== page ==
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Agile Marketing: Sprint 10

It is pretty crazy to think we are 10 sprints in already. I guess it does feel like our sprint zero Agile marketing training session was forever ago. And while it still feels like we are new to Agile, it is already pretty much ingrained in our team’s culture and processes. I can’t really imagine us ever not applying Agile marketing concepts in the future.

So, now for the recap of sprint 10, which ran from 3/3/2015 to 3/9/15.

This sprint the team was able to complete 366 points of work. Weather was friendly to us for one of the first times this year and there wasn’t any product or vendor training scheduled. However, the sprint’s points are pretty much on par with our recent productivity. The main reason, a new hire.

There is a lot that goes into on-boarding a new team member. There’s the usual HR paperwork and process training, but in an Agile system there are a number of more abstract concepts that you have to explain as well.

Autonomy can be a challenge for new hires

For one, working autonomously in a self-organized team can be a new experience. Everyone wants to be free to work and make decisions, but not everyone is comfortable doing it, especially when you are new to a company and/or team. Some thrive. Others struggle. This was a major factor we took into account when hiring this time around. Luckily, our new Marketing Specialist is vocal, excited and not afraid to ask questions. She is going to fit right into our Agile marketing system.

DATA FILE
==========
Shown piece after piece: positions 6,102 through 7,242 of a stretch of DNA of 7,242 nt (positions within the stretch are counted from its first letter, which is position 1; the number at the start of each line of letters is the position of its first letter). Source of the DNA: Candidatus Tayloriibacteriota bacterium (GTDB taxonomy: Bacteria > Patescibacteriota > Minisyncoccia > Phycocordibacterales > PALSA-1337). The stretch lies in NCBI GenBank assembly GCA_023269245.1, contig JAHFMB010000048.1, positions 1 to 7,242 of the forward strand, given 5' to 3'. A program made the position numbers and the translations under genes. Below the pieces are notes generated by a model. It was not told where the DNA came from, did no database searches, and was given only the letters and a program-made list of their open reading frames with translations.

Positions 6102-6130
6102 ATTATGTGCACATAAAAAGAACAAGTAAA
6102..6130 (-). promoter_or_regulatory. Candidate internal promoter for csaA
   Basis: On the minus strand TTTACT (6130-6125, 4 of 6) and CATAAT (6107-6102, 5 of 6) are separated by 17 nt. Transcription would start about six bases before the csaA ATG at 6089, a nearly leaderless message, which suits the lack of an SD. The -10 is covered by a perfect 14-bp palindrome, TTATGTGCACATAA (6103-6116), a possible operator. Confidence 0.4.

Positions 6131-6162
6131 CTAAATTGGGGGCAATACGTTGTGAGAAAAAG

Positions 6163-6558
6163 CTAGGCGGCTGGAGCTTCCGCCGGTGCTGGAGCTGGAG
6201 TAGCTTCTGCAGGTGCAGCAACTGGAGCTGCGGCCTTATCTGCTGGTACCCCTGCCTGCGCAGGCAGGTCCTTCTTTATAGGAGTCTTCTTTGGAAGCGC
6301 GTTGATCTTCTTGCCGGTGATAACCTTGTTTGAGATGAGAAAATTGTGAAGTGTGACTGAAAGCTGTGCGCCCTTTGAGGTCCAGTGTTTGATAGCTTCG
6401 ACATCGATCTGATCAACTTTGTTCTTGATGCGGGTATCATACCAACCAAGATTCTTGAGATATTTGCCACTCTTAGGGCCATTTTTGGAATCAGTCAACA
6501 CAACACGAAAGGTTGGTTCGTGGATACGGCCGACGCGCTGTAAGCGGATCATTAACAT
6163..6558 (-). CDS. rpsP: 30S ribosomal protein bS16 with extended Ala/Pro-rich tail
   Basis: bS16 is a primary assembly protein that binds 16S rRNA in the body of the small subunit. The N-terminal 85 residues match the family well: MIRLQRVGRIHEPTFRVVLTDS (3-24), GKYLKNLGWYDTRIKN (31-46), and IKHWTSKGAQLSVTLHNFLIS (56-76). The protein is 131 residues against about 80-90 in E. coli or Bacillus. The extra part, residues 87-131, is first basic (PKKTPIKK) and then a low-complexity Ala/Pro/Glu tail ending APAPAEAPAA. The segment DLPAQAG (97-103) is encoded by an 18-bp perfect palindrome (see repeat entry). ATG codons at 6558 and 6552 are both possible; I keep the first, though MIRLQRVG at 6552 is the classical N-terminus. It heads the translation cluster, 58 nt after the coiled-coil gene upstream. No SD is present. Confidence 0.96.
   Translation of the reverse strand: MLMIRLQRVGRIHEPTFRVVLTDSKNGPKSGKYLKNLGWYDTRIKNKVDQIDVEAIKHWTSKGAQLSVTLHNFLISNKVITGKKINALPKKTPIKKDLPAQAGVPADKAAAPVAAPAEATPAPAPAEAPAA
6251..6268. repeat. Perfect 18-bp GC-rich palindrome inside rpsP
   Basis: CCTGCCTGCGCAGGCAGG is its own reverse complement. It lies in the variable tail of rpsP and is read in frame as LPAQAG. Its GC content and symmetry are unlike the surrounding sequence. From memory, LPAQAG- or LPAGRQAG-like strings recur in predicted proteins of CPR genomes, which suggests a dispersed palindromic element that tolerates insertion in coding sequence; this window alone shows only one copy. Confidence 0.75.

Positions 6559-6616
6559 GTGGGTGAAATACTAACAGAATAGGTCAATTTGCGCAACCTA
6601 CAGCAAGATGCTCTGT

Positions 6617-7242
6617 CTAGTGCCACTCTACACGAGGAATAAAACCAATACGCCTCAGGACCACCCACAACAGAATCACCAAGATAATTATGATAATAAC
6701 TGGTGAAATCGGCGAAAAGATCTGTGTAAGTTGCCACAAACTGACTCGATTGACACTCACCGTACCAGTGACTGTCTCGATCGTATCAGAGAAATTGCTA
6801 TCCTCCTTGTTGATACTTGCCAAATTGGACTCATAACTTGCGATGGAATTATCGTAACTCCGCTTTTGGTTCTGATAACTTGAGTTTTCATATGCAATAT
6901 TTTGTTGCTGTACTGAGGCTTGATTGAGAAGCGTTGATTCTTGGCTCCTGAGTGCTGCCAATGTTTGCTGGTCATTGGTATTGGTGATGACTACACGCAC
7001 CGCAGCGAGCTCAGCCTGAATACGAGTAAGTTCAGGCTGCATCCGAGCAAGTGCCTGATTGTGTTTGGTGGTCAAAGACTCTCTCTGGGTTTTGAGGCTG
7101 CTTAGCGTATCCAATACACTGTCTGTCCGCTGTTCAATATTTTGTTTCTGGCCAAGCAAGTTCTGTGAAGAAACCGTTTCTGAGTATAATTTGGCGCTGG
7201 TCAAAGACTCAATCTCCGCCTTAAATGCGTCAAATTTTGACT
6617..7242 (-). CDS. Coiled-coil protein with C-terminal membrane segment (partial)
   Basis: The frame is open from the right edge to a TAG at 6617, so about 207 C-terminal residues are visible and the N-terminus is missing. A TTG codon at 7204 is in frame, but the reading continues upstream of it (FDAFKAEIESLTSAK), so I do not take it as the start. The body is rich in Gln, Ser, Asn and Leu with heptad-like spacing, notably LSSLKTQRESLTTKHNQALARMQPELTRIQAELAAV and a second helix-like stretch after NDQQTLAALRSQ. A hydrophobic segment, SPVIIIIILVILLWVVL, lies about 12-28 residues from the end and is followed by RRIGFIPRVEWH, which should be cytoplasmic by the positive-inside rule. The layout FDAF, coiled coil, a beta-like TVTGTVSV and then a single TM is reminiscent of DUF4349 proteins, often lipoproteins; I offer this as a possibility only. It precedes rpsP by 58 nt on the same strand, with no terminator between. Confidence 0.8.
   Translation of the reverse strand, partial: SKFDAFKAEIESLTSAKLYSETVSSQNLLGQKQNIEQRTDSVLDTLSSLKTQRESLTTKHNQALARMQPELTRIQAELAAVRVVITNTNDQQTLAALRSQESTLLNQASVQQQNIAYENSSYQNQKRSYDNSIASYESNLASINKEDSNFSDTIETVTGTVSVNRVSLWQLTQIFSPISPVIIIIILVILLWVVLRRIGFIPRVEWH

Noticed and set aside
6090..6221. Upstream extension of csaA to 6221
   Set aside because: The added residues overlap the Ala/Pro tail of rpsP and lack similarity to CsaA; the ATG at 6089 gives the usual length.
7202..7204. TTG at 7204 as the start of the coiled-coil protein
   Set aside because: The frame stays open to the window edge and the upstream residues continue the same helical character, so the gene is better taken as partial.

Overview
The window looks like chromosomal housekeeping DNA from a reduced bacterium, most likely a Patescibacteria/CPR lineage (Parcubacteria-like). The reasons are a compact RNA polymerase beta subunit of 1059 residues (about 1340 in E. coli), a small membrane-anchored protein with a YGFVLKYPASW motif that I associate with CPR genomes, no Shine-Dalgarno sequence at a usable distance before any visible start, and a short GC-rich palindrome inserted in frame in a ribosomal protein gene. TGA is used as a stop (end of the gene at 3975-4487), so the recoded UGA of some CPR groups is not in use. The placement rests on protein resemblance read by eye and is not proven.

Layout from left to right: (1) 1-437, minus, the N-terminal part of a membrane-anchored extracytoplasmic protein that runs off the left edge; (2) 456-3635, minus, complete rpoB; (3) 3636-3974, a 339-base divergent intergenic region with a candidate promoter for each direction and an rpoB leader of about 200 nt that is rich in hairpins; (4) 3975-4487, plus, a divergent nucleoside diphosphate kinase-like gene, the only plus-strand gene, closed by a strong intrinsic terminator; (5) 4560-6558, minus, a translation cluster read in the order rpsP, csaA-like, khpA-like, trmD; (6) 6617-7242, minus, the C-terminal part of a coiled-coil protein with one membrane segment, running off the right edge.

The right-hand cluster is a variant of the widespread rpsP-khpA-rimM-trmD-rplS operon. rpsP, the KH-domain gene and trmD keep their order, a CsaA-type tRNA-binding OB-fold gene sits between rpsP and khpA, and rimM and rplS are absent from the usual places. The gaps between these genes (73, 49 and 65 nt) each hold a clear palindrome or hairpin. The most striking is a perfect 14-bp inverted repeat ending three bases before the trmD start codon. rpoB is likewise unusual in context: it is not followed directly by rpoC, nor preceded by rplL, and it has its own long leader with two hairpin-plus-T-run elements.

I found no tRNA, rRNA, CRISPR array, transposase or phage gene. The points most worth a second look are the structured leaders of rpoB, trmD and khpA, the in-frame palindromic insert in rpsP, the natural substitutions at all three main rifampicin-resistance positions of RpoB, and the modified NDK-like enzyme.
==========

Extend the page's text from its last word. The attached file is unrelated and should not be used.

Devoting Ramp-Up Time 

One of the challenges in this system is that we didn’t actually devote specific tasks in our sprint to training our new Specialist. So, at times, people were training instead of devoting time to point completion. That’s not a huge issue, but we should have better accounted for this in our velocity for the sprint. That’s a tip for any of you about to go through an Agile marketing hire.

Another new thing we experienced was the challenge of encouraging a new hire to take items from the taskboard though they have limited process knowledge or a limited skill set. We hadn’t really accounted for that when planning the print before their start, which is something I’d do next time around.

So, what resulted was an occasional organic decision making process of what they should tackle next with various team members. While maybe a little less structured than I would have liked, I think it helped show the group decision making process and autonomy from day one.

Regardless, the team has another sprint under their belt, a new hire we are extremely excited about and a couple nice takeaways from the week.


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